“J” above states the truth. Many times I’ve seen modern-day Confederate apologists argue that most Civil-War-era Southerners were not to blame for the war b/c they themselves did not own slaves. But this misses the crucial point, that almost all Southerners supported and contributed to the war effort and to its rationale, which was the perpetuation of slavery. One of the best works ever written on the Civil War was Shelby Foote’s _The Civil War: A Narrative_. It’s 3 volumes, but Volume 1 might give you the background you’re looking for. Good luck!

    • @M Tiro – looking at Amazon, it seems a lot of people are recommending McPherson’s best known book, Battle Cry of Freedom, as going deeply into things like southern newspaper editorials and the like. That vs. Foote, if anyone’s read both? I’m unlikely to make it through two more epic Civil War histories, so curious on people’s thoughts. I guess I really am looking for a southern history from, like, 1840-1861.

      • Meghan says:

        My husband, who reads history extensively (he’s the only person I’ve ever met who read Thucydides for fun), recommends Battle Cry of Freedom, too. If you get into the Civil War reading, his favorite book of all time is Grant’s memoir. Julia Dent Grant, his wife (and daughter of a slave-owner) also wrote a memoir, which I have but haven’t read. It may shed some light on the subject, too.

        • @Meghan – since Grant’s memoir was only 99 cents on Kindle, that was an easy call. I will try it and see. Actually, I just downloaded Battle Cry of Freedom too — I have potentially a lot of reading time tomorrow.

      • Lynn Walters says:

        I like Battle Cry of Freedom better than Shelby Foote. At least I would start with Battle Cry of Freedom as the background and Foote’s for the additional detail (if you feel you need it afterwards).

  6. Alicia Parsons says:

    Oo, please do a podcast!! For what it’s worth, I don’t have a problem with ads on podcasts – everyone has to make a living. I bet the newspapers and blogs you write for have advertising so you could consider it the same. Look forward to hearing more about your plans!

    • @Alicia- thanks for the encouragement! Yes, certainly, everyone has ads of some sort or another. But the way many podcast ads are formatted (with a message read by the hosts, talking about the product in glowing terms) it would be like every third David Brooks column in the New York Times being about, say, Blue Apron, or Third Love bras, and discussing how much he loves those products and services. Very different vibe.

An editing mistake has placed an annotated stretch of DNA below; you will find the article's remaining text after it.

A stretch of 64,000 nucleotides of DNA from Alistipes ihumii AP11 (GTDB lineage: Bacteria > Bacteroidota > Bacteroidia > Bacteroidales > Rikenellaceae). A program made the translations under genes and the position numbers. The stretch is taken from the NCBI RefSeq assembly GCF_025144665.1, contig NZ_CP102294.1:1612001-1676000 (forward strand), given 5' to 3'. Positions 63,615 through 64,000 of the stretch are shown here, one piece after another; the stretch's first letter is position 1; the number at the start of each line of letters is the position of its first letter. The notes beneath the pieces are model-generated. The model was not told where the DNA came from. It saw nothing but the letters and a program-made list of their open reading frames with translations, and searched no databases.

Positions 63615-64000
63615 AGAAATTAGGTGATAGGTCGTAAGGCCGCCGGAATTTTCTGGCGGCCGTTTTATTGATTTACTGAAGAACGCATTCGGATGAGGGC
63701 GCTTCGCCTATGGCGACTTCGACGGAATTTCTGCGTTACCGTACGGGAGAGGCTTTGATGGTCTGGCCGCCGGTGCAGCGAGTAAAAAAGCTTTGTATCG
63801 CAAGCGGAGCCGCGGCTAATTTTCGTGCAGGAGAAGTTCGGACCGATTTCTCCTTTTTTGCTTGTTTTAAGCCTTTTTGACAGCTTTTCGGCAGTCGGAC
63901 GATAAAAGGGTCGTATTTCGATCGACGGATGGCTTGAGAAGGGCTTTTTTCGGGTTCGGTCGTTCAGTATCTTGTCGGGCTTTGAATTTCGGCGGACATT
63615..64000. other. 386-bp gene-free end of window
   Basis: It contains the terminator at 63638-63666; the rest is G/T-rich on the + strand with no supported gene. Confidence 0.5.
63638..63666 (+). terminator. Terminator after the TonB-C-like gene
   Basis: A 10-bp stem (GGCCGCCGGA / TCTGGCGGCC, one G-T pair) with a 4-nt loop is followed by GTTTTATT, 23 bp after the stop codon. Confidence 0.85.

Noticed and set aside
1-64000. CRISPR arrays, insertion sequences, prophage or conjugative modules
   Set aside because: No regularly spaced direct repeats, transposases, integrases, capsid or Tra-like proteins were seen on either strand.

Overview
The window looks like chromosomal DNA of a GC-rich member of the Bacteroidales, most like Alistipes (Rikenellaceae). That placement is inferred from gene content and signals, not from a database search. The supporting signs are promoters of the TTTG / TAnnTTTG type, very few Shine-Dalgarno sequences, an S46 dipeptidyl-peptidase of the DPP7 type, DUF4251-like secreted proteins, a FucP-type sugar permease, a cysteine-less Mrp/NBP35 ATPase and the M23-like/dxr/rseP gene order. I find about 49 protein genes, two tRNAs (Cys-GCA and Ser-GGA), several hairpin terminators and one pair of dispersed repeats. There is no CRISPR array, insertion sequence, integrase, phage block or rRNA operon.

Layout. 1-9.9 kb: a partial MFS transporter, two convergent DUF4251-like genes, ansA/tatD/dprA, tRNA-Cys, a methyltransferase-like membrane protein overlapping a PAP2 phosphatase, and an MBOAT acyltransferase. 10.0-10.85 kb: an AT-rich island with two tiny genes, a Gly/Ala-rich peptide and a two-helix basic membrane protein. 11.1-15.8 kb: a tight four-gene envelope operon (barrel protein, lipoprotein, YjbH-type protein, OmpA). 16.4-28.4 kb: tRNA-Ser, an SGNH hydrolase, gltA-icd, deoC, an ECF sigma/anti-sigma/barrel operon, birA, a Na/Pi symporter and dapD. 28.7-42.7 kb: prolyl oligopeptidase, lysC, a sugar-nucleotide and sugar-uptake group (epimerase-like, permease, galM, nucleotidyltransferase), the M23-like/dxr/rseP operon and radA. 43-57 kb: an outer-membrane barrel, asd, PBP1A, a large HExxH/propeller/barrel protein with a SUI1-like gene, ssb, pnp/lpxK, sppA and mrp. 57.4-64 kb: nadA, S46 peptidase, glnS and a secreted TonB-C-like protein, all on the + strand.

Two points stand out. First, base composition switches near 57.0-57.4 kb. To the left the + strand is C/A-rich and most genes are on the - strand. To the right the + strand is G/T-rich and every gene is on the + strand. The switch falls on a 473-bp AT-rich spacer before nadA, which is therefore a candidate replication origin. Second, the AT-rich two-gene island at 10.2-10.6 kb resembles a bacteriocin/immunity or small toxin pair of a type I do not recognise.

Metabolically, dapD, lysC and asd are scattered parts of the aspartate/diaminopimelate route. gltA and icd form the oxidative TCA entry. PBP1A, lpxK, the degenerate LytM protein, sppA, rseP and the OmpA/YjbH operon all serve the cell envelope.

• Kathleen says:

        I wonder if one can return one’s Casper mattress using postage printed from stamps.com?

      • ARC says:

        That’s what the “skip ahead 30 sec” button is for 🙂

        • True!

          I am a devoted podcast user and some do ads better than others. I love when the hosts actually have tried things and then recommend it (like the Happier with Gretchen Rubin one, and Happier in Hollywood). For the ones that feel fake, I forward 🙂

  7. Ahlia says:

    I know you’re looking for book recommendations, but I think the pbs documentary on the civil war is the most comprehensive, plus it’s easier to imagine a “rebel cry” in that medium. http://www.pbs.org/kenburns/civil-war/#/

    I actually rewatch it every few years. My understanding is that there is a race argument for getting into the war and there is an economic argument for getting into the war.

  8. Jennie says:

    I’m a born and bred Southerner. I come from a long line. My family moved from England to Virginia to Mississippi/Tennessee line. This may not be a documented fact, but I can vouch for the truth of it–Southerners are proud. And we are stubborn. And we do not like being told what to do. Even if we agree with it. I realize one might not think a whole war would be waged due to obstinance, but I would dare say it played into it!

  9. Lily says:

    Off topic but you might enjoy checking out this one from The Atlantic – fascinating comparisons of teen time use in different generations. I rolled my eyes at the headline but the article seems based on solid evidence with some fascinating insights.

    https://www.theatlantic.com/magazine/archive/2017/09/has-the-smartphone-destroyed-a-generation/534198/